Director: Neil Burger
Cast: Edward Norton, Rufus Sewell, Jessica Biel, Paul Giamatti
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“He has tricked you. It is all an illusion!” “Perhaps there is truth in it.” That’s Crown Prince Leopold (Rufus Sewell) and Chief Inspector Uhl (Paul Giamatti) assessing the works of Eisenheim The Illusionist (Edward Norton), who wows Vienna in the late 1800s. Neil Burger’s drama brings to life that period with gorgeous detail, and anchors it in a forbidden romance, between Eisenheim and the Duchess von Teschen (Jessica Biel). But it’s in that duality of possible reactions – one cynical and bitter, the other quietly amazed – that The Illusionist finds its cinematic magic.
Eisenheim and the Duchess were childhood friends, sweethearts who met in secret, despite their disapproving parents. Even then, he was taken with magic, but when she asked him to make them both disappear, after their families found them out, his tricks were painfully highlighted as just that: a child’s game. Fast forward 15 years and the transformation is remarkable: Eisenheim is a grown man, and his illusions are so effective that they defy that very label. So when Leopold volunteers her to be Eisenheim’s helper in a packed-out theatre, and they recognise each other, the magician appears to continue a decades-long quest to answer her plea.
Their renewed acquaintance, of course, does not go unnoticed, and so begins a fraught to and fro between the Duchess, Eisenheim and Leopold. Such constructs should feel tired and overly familiar, but Burger’s script gives each performer the chance to flesh out their character to more than the cliched corner of a triangle. Biel’s Duchess is as much agent of her own fate as she is a desirable former flame. Sewell’s Crown Prince is superbly realised as a coward who’s childish and paranoid, disguised as a coward who’s violent and quick-to-anger. Between them, Norton is impeccable; his pinpoint eyes and steady, unemotional voice are an ideal fit for a man who may or may not channel the occult, his elusive ambiguity matched by his magnetic confidence.
The resulting friction is delicious to witness, as Eisenheim becomes a rebellious figure in Viennese society. The fun lies not only in the earnest, illicit romance between him and the Duchess, or in Leopold’s petty determination to expose this threat to his reign as a fraud, but also in the underlying fact that we don’t know whether Eisenheim is doing this intentionally or not. How much is he attempting to take down Leopold? Or is he merely trying to whisk the Duchess from under Leopold’s nose?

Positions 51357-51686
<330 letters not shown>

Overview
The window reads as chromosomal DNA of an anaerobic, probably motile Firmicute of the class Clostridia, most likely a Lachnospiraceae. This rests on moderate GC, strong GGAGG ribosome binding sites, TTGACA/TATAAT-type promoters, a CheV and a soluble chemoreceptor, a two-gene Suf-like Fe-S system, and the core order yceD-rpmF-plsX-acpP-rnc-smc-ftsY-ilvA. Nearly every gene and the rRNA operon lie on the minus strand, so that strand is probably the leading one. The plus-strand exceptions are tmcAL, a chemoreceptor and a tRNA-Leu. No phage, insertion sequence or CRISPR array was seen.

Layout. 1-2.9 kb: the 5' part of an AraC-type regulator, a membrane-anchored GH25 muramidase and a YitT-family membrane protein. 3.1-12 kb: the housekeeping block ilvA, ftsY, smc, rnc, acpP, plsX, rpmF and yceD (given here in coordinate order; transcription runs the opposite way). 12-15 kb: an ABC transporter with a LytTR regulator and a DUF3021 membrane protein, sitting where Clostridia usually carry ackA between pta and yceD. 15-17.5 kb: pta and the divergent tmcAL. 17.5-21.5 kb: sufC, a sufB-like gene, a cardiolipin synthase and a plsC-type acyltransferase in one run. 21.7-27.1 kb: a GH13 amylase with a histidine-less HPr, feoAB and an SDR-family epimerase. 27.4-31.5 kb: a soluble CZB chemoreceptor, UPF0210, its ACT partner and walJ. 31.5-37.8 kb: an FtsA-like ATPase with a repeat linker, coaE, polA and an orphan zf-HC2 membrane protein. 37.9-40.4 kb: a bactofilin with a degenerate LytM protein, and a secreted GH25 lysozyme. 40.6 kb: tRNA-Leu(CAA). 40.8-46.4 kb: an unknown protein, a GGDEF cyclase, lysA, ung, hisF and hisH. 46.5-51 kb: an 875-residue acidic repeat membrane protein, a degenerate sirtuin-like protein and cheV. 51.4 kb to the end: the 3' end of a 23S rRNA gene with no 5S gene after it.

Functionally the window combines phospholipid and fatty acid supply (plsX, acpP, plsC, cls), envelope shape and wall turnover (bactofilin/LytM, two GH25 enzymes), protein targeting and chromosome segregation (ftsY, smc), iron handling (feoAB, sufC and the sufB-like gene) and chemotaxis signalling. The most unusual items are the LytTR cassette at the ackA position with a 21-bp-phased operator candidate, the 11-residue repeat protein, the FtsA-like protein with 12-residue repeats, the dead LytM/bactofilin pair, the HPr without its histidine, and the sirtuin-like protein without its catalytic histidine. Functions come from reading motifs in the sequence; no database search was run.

As tensions rise, his act darkens, to the point where he’s apparently summoning spirits from beyond the grave. They ultimately wind up implicating Leopold, even though they never explicitly say so, and Burger’s script delights in the way it balances what people want to see and hear and what they actually do. The political and religious themes that the plot raises – and the echoes of actual historical events involving an Austrian Crown Prince – are touched upon, but only lightly, allowing us to believe in them if we so choose.
And it’s that quality that defines this adaptation of Steven Millhauser’s short story. Cinema itself is one big magic trick, thanks to CGI effects and post-production trickery, but storytelling is also an illusion in its own right, crafting one version of a truth to misdirect from another. The Illusionist leans towards that latter reality, using Dick Pope’s gorgeous cinematography to produce flickering mirages that recall the early days of projection, and otherwise relying on Philip Glass’ mellifluous score to weave a compelling spell.
What stunts and gimmicks we do witness are designed with an understated grace and elegance – where a film such as Christopher Nolan’s The Prestige rooted itself in the grim mechanics and personal sacrifice required to maintain an illusion, The Illusionist is content to sit on the other side of the curtain and allow things to be conjured up for us. We see an orange tree grow from nothing in seconds, mirror images kill their own reflections, and even a riff on the legend of King Arthur. (Eddie Marsan is on scene-stealing form as Eisenheim’s manager, who sells Eisenheim’s gifts convincingly as a miraculous force of nature.)
But as dazzling as these illusions are, and as omniscient as their conjuror seems to be, our narrator is always Chief Inspector Uhl, and Giamatti plays him with just the right balance of corruption and innocence; he’s far from omniscient and spends the story trying to piece it all together. But on some level, even the most logical, serious person secretly wants to believe in magic. And so Giamatti’s wide-eyed role, quite unlike anything else the chameleonic character actor has done in his career, becomes our window onto this enchanting period drama, a folk tale that is happy to let its simple legend unfold on its own terms, and leave us wondering just how much of it was true.
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